God's Law
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Loving Neighbor as Self

Go to Bible verses for: Loving Neighbor as Self

You Shall Love Your Neighbor (Part Two)

CGG Weekly by John O. Reid (1930-2016)

A well-known principle of Bible study is that repetition is among the best forms of emphasis. If God states something once, it is important, and if twice, ...

You Shall Love Your Neighbor (Part One)

CGG Weekly by John O. Reid (1930-2016)

The problem with the Pharisees is that they never grasped the simplicity of the law, much less the spirit of it, but dissected it to be thought righteous.

Love God, Love Neighbor

Sermon by Richard T. Ritenbaugh

The outgoing concern toward other beings begins with God the Father to Christ to us. How much we love our brethren may be a good gauge of how much we love God.

Love Thy Neighbor (Part 2)

Sermon by John W. Ritenbaugh

He who loves God must love his brother, including every fellow human being. Our closeness with God transcends the other human relationships.

You Shall Love Your Neighbor (Part Three)

CGG Weekly by John O. Reid

Both God the Father and Jesus Christ have modeled how we are to love one another. After giving the pattern in the life of Jesus shown in the Gospels, we are instructed "to walk just as He walked. . . . He who loves his brother abides in the light, and ther. . .

Thou Shall Love Thy Neighbor

Sermon by John O. Reid (1930-2016)

We are obligated to show compassion and mercy to all, refraining from gossip, exercising righteous judgment, forgiving others and applying the Golden Rule.

Love's Basic Definition

Sermon by John W. Ritenbaugh

Love is not a feeling, but an action—defined as keeping God's commandments, the only means by which we can possibly know Him, leading to eternal life.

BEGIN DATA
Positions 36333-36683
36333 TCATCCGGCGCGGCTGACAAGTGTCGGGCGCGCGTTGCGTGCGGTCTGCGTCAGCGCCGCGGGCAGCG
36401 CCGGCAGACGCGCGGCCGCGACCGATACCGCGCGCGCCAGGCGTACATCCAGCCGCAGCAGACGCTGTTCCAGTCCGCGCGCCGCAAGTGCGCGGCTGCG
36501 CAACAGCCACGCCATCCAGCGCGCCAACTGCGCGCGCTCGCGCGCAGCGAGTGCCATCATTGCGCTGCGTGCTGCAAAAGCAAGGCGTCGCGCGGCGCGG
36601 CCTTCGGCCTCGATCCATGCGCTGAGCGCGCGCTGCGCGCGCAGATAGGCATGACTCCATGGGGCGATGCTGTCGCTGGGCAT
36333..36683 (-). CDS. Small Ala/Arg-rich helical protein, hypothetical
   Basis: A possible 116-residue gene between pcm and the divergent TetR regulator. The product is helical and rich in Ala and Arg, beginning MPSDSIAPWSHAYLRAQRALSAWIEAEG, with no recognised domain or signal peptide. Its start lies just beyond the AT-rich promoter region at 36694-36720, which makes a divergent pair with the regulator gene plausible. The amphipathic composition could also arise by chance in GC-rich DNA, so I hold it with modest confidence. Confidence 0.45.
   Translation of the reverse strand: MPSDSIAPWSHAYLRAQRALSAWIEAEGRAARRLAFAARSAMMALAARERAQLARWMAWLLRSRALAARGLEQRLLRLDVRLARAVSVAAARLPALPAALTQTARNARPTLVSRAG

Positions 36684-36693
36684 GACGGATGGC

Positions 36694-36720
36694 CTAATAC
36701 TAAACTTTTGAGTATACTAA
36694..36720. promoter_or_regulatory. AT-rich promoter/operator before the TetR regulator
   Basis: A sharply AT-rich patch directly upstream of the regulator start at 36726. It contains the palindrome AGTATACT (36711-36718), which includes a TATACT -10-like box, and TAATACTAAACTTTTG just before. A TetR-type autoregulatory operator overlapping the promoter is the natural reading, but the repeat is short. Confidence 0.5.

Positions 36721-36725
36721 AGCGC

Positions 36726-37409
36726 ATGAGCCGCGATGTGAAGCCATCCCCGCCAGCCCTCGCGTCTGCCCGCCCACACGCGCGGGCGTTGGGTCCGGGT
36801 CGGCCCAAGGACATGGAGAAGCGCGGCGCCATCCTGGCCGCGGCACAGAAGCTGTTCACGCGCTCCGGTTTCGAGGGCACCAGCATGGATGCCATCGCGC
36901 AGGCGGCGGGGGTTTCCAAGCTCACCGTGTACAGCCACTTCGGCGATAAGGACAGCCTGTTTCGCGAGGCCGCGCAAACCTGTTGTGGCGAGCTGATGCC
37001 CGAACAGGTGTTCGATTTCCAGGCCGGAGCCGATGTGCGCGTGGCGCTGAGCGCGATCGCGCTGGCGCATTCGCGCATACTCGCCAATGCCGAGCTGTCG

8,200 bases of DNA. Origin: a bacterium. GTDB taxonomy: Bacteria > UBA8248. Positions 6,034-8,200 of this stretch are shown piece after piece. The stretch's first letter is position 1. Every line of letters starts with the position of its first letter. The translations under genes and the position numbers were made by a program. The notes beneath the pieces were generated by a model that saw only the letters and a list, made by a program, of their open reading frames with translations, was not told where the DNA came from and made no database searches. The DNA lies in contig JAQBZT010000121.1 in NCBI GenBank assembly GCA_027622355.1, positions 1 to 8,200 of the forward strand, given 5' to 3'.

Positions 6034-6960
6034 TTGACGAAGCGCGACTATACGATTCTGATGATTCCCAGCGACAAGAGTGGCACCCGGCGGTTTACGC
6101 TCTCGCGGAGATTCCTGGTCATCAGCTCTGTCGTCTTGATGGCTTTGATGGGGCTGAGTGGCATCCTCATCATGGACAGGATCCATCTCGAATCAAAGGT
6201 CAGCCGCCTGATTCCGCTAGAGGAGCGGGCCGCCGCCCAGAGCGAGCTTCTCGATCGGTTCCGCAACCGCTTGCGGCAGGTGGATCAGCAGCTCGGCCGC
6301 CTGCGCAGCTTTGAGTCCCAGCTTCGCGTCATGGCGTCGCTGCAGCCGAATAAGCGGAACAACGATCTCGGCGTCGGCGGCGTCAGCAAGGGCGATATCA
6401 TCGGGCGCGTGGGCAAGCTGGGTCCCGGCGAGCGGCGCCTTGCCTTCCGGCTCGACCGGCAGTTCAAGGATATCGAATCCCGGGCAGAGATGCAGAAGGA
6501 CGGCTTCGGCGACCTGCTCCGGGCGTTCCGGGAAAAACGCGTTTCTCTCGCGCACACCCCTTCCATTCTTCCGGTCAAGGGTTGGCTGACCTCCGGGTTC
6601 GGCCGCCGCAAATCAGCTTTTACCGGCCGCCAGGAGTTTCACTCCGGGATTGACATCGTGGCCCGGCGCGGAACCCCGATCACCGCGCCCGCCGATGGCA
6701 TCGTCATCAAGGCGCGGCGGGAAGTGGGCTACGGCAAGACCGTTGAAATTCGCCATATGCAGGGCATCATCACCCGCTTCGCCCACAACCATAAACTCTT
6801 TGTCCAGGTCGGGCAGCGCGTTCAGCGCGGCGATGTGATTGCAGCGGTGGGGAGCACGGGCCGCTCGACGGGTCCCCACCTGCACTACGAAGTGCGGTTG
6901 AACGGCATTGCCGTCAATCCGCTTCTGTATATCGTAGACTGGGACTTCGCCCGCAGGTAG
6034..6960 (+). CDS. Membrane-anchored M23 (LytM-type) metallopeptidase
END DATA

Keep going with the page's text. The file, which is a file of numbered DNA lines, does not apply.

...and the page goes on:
Living A Life That Pleases God

Sermonette by Clyde Finklea

Clyde Finklea, focusing on the concept of living a life that pleases God, as was exemplified by Enoch in Genesis 5:21, identifies seven qualities that enable us to live a life that pleases God. These seven qualities include 1.) faith and belief, 2.) righte. . .

Essence of Love

Sermonette by Clyde Finklea

Clyde Finklea, decrying the careless way the world uses the word "love," does some etymological explorations of the Hebrew words ahavta and chesed connoting giving, commitment, unfailing love, devoted to acts of kindness, mercy, and longsuffering. These c. . .

The Fruit of the Spirit: Love

'Personal' from John W. Ritenbaugh

Love is the first of the fruit of the Spirit, the one trait of God that exemplifies His character. Here is how the Bible defines what love is and what love does.

Compassion (Part Two)

CGG Weekly by John Reiss

Having learned in Part One about biblical compassion, we can see no better example of it than the sacrifice our Savior made for us. ...

Love and Fellowship

Sermon by John W. Ritenbaugh

Fellowship with God is the only antidote to overwhelming feelings of despair, doubt, and self-condemnation.

Parable of the Good Samaritan

Bible Study by Martin G. Collins

Most people understand the basic point of this well-known parable. The whole story describes working compassion as contrasted to selfishness. It also clarifies just who is our neighbor.